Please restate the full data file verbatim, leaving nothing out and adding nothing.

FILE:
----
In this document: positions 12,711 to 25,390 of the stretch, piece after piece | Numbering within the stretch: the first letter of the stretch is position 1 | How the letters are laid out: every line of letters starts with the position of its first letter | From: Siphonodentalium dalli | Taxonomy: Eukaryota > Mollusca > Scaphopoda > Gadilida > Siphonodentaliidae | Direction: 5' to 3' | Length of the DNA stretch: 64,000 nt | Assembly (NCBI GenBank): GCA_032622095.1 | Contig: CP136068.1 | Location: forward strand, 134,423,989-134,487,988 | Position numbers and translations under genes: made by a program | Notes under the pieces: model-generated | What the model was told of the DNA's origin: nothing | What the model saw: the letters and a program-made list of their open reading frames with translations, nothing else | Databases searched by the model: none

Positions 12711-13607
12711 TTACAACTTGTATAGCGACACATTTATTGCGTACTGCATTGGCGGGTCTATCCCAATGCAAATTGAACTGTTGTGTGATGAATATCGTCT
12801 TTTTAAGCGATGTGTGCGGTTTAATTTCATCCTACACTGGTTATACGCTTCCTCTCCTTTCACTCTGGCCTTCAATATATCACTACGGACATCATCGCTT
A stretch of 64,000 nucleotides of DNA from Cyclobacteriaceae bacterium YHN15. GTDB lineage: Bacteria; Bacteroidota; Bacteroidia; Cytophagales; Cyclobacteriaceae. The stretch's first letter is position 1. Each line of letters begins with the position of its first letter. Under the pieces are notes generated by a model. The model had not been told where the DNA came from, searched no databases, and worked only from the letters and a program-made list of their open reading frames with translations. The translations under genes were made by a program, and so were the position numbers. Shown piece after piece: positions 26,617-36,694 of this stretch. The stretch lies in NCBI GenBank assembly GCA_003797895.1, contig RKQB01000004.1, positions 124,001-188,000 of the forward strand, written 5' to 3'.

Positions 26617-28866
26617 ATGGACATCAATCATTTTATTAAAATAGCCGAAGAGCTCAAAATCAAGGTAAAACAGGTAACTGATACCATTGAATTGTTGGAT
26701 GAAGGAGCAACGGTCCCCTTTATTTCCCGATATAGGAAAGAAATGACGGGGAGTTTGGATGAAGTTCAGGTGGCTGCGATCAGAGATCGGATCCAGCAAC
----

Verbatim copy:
In this document: positions 12,711 to 25,390 of the stretch, piece after piece | Numbering within the stretch: the first letter of the stretch is position 1 | How the letters are laid out: every line of letters starts with the position of its first letter | From: Siphonodentalium dalli | Taxonomy: Eukaryota > Mollusca > Scaphopoda > Gadilida > Siphonodentaliidae | Direction: 5' to 3' | Length of the DNA stretch: 64,000 nt | Assembly (NCBI GenBank): GCA_032622095.1 | Contig: CP136068.1 | Location: forward strand, 134,423,989-134,487,988 | Position numbers and translations under genes: made by a program | Notes under the pieces: model-generated | What the model was told of the DNA's origin: nothing | What the model saw: the letters and a program-made list of their open reading frames with translations, nothing else | Databases searched by the model: none

Positions 12711-13607
12711 TTACAACTTGTATAGCGACACATTTATTGCGTACTGCATTGGCGGGTCTATCCCAATGCAAATTGAACTGTTGTGTGATGAATATCGTCT
12801 TTTTAAGCGATGTGTGCGGTTTAATTTCATCCTACACTGGTTATACGCTTCCTCTCCTTTCACTCTGGCCTTCAATATATCACTACGGACATCATCGCTT
A stretch of 64,000 nucleotides of DNA from Cyclobacteriaceae bacterium YHN15. GTDB lineage: Bacteria; Bacteroidota; Bacteroidia; Cytophagales; Cyclobacteriaceae. The stretch's first letter is position 1. Each line of letters begins with the position of its first letter. Under the pieces are notes generated by a model. The model had not been told where the DNA came from, searched no databases, and worked only from the letters and a program-made list of their open reading frames with translations. The translations under genes were made by a program, and so were the position numbers. Shown piece after piece: positions 26,617-36,694 of this stretch. The stretch lies in NCBI GenBank assembly GCA_003797895.1, contig RKQB01000004.1, positions 124,001-188,000 of the forward strand, written 5' to 3'.

Positions 26617-28866
26617 ATGGACATCAATCATTTTATTAAAATAGCCGAAGAGCTCAAAATCAAGGTAAAACAGGTAACTGATACCATTGAATTGTTGGAT
26701 GAAGGAGCAACGGTCCCCTTTATTTCCCGATATAGGAAAGAAATGACGGGGAGTTTGGATGAAGTTCAGGTGGCTGCGATCAGAGATCGGATCCAGCAAC